Friday, April 4, 2014

April 3, 2014

This week has been very relaxing because I had to call in for jury duty every day this week. They didn't require me to come in though. On Tuesday I hung out with, my right hand man, Jesse Kaupert. We have been led to be roommates at Brigham Young University: Idaho. At the end of last semester, we decided on goals for next semester. One of the goals was to run faster than a specific time for a long distance. I plan to break ten minutes for the distance of two miles. This was my goal during my senior year of high school, and I was unable to seize the opportunity then, and Jesse's goal is to run faster than five and a half minutes for a mile. I have been offering my encouragement and wisdom to run faster than five minutes for the mile, but he insists to run by his own wisdom and means. He decided on a strict routine that he got from a amateur sprinter. This kind of surprised me, but he still rejects my advice. He is going to wait until the end of the semester to see, if he will meet his goal.
I did a mile time trial last Tuesday after we did his work out. His work out was to run four one hundred meter sprints. This is definitely a sprinter work out. A long distance runner would do this as a warm up, and have a much more lengthy and harder work out after. I hope that he meets his goal.
I had to decide on a conservative mile trial strategy. I started my winter break training very well; however, I did my aggressive training after work, which took a toll on my body, because I was working out after an eight hour work day, standing on my feet and doing physical labor the entire time. Running seven to nine miles a day after work made my feet hurt, and I had slight knee pains after a month or so, when I first got home from school. Last summer I ran before work, and that was fine; however, this break, running after work, I can't be as aggressive as I am use to. I have had to go easy on myself this past month or so. This was my reasoning in my strategy. I planned to run eighty seconds per lap and a five-twenty mile.
I didn't feel very confident in my time trial. It didn't feel like how it use to in high school or in cross country at the university, but the feeling is kind of standard now a days. Running mile time trials is not new for me. I felt like I wasn't pushing my mental strength, but I was barely hanging on to it. I have found that mental strength is very important in running. There is a saying in racing that I don't believe. Coaches say that at the end of the race everyone feels the same exhaustion, so just triumph over that and you can be the winner. I don't believe everyone is the same in track and cross country. In my time trial, I ran the first lap in seventy seconds, which was ten seconds faster than I attended, and I tried to keep the same intensity the entire time. Jesse didn't get my other splits, but he said that I ran practically exactly five-twenty. I was surprised that I hit my goal time.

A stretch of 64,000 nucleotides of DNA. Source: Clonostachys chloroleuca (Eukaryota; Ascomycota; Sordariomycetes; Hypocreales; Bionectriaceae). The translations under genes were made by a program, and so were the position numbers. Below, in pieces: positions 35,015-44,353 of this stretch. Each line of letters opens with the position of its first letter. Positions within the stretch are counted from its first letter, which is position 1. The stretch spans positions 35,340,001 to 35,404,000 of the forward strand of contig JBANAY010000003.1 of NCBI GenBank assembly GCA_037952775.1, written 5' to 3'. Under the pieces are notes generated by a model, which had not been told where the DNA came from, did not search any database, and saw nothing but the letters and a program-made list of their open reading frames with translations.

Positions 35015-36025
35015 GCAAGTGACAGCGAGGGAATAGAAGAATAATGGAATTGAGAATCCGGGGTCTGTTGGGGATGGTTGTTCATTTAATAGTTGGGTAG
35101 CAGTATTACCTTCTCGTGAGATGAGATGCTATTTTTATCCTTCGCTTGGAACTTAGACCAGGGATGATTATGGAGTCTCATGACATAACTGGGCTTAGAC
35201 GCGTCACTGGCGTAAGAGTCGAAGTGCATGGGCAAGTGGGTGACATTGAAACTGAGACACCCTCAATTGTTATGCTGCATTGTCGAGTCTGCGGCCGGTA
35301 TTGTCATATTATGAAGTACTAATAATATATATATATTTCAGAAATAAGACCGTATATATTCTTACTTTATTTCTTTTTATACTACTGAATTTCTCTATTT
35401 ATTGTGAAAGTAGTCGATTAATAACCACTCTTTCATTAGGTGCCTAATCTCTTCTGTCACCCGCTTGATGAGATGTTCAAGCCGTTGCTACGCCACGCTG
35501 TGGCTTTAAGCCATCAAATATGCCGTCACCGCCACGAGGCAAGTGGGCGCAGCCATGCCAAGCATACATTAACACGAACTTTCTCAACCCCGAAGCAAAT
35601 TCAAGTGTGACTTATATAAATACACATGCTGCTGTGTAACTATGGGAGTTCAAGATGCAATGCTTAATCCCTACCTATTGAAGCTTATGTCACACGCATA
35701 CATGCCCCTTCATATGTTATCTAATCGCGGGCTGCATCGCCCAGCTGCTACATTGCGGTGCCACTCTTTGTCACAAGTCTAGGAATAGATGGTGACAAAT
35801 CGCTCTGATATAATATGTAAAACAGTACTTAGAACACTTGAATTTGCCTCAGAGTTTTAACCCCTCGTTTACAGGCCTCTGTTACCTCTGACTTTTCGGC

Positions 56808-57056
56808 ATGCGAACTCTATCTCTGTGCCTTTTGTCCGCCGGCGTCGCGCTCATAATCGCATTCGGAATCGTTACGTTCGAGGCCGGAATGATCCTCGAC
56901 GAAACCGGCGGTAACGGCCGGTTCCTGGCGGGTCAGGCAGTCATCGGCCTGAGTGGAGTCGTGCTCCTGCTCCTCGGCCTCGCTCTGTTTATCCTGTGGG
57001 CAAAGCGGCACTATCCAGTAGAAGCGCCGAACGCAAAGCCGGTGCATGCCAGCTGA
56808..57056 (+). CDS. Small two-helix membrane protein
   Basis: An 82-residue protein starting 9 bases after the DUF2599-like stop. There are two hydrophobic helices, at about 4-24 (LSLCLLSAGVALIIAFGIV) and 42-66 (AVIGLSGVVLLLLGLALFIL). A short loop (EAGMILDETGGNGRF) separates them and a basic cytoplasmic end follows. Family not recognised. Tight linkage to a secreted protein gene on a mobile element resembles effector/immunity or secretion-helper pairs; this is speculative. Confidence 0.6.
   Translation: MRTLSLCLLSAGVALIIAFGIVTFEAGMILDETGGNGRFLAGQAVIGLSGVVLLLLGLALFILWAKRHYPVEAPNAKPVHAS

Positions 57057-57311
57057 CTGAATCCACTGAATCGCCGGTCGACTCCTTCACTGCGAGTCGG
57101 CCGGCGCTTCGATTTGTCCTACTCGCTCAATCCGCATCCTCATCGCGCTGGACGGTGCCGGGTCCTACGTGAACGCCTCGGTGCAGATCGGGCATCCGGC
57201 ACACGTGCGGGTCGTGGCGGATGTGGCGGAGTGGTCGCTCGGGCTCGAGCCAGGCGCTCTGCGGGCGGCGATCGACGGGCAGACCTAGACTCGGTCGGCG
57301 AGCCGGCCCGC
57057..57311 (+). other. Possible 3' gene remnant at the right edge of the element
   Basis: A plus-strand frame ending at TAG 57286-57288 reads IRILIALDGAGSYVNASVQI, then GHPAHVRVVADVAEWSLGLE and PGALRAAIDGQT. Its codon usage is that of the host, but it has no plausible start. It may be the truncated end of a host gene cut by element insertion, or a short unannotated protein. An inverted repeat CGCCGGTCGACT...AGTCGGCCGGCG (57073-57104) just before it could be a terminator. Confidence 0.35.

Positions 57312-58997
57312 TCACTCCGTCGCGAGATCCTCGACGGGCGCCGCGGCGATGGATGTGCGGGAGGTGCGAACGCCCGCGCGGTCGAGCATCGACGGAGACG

In high school, I learned the strength of mental fitness. One of the most impressive of my friends is Georgi Dinoluv. We did a pull up contest my senior year of high school in a weight training class. I worked out probably double the amount for the event, but I still lost to him because he has a greater capacity for achievement. One thing that I regret was that he asked me how much I think that I can do, and I said that I am at eighty percent when I do twenty pull ups. Guess what. My one hundred percent of the contest was twenty-four because I gave myself a mental limit. I learned then not to give myself mental limits. Georgi got twenty-seven or something like that. I trained better than him, and he admired me for that to help him train well. Performance is oftentimes when it counts the most though. I always focused on pushing my mental limits in training for my past cross country season and the beginning of my winter break, and I need to get back into this attitude now that I have adapted to my new lifestyle.
It was raining as I did my time trial, and for the people that would like to know more about Jesse Kaupert, when he is a single university student. The rain got to him, and he had to go puke. He seems to be an occasional puker. He is not super competitive. I suggested that he should do a time trial with the track team, but he doesn't want to do that. He does his personal best though. I have seen many people puke during work outs and training, but I have never been one of them. The is probably because I don't go all out, giving myself a mental. Who knows?

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